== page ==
(HOST) Recently commentator Philip Baruth and his family held their annual Santa Lucia party which Philip swears was crashed at the last moment by Vice President Dick Cheney. And that’s probably all that needs to be said by way of introduction.
(BARUTH) Somehow it’s become tradition for my Swedish wife and me to host the yearly Santa Lucia party for our Swedish-American friends.
So the other day I’m home making the saffron buns, the phone rings and, I know this sounds namedroppy, but it’s Dick Cheney. Now, a long time ago, for reasons I won’t go into here, Dick spent a night under my porch. Okay, really quickly, he needed a secure location while he was in Burlington, and my porch is really secure because I used to have this skunk that was grubbing in the yard and then hiding in there at night.
Long story short, Dick still has my number and he calls to ask if he can come to the Lucia party.
Talk about awkward.
First, Dick despises pickled herring, can’t even take one bite to be polite. And second, Dick’s not real popular around my house these days.
But it turns out that’s exactly why he’s calling.
“Frankly, Phil, my staff and I were hoping we could use your, uh, ethnic celebration to show me in a softer light.”
My gut tells me, just say “No.” But Dick starts reminiscing about the night he spent under the porch, and I hear myself telling him to come on ahead, the more the merrier.
Not a good decision. On the big night, everyone’s standing around eating fermented fish, and in sweeps the Secret Service looking for firearms. And then Dick trudges in, and the Swedes see who it is, and a palpable chill goes through the room. You gotta understand, Socialism is middle of the road in Sweden.
So it’s hopeless, until it’s time for the Santa Lucia procession. This is when all of the kids and the mothers slip away into the cellar, and dress themselves in long white robes with red sashes, and put crowns of leaves in their hair. We turn off the lights and they slowly march back upstairs, singing Swedish songs about the winter and the power of light itself.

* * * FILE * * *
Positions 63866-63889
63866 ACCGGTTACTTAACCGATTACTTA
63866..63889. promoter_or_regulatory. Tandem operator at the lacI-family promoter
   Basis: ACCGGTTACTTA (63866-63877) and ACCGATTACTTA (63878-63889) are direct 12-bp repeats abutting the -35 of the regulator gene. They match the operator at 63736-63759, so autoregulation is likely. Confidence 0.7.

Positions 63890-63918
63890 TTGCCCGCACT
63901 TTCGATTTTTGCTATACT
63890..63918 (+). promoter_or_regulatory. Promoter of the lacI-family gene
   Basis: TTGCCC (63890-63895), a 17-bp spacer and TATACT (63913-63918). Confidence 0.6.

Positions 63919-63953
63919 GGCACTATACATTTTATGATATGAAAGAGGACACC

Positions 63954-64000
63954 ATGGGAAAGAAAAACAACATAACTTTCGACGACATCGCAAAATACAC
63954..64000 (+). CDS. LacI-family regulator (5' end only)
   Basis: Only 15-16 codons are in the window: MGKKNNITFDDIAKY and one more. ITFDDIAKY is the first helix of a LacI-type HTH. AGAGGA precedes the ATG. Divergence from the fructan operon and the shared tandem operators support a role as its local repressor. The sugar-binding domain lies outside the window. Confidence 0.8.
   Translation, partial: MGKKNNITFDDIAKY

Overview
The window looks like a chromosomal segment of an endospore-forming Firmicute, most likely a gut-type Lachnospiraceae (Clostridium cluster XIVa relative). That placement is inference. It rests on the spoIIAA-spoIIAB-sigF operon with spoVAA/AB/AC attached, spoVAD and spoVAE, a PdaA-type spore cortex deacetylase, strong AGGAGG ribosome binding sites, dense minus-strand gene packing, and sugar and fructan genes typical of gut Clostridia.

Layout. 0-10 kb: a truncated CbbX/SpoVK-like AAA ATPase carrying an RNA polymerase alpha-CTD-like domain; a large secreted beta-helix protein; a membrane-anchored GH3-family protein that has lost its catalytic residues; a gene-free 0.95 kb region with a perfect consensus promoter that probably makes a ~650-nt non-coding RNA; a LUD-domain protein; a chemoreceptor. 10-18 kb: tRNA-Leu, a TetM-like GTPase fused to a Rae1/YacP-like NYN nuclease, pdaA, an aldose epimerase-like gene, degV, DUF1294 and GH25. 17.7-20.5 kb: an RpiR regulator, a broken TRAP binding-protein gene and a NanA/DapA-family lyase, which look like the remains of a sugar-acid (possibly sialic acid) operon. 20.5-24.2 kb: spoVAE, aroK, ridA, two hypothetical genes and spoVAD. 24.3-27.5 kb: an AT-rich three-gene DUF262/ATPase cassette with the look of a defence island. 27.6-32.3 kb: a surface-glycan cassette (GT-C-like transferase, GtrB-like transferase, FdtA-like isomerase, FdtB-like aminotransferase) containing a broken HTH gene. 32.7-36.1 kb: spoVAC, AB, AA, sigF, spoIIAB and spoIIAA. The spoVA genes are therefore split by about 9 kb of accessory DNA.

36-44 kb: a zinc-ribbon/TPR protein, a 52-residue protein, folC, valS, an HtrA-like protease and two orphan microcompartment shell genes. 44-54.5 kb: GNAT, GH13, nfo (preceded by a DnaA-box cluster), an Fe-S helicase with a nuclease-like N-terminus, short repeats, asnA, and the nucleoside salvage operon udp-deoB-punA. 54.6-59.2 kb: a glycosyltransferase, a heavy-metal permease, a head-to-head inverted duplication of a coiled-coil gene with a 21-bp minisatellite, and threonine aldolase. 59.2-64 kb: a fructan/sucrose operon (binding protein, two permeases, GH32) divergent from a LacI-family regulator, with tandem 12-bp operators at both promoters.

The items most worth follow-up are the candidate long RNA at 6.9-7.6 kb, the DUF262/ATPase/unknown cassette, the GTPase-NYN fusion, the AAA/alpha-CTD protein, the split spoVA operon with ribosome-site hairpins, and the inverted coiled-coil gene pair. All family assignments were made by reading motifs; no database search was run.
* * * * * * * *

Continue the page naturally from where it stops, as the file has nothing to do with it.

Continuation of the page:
But just before I hit the lights, Dick tells me he has to be in the procession. His staff desperately wants a picture of him in one of the white robes. I try to tell him that it’s a gender sort of thing, that men don’t march. But Dick’s adamant, and he’s brought his own robe and leaf-crown.
Eventually you’ll see the picture on the front page of the New York Times: all the Swedish women, all our children, and Dick, holding candles in the darkened living room. But what you won’t see is what I see standing just a few feet to one side. The Lucia procession always changes you somehow, it calls out your humanity. And as the candlelight flickers over Dick’s face, I see tears forming behind his aviator-style glasses.
I know what’s happening in his heart. A seed is growing.
And when the singing is done, and everyone heads back to the buffet table, Dick suddenly takes my arm, and he pitches his voice for my ears only, and he whispers, “Would you do something for me Phil? Would you give Cindy Sheehan my love?”
Dick pats my arm, and then he heads to the buffet table with a determined look on his face. There he makes a point of helping himself to a few big chunks of herring, just to be polite.
Philip Baruth is a novelist living in Burlington. He teaches at the University of Vermont.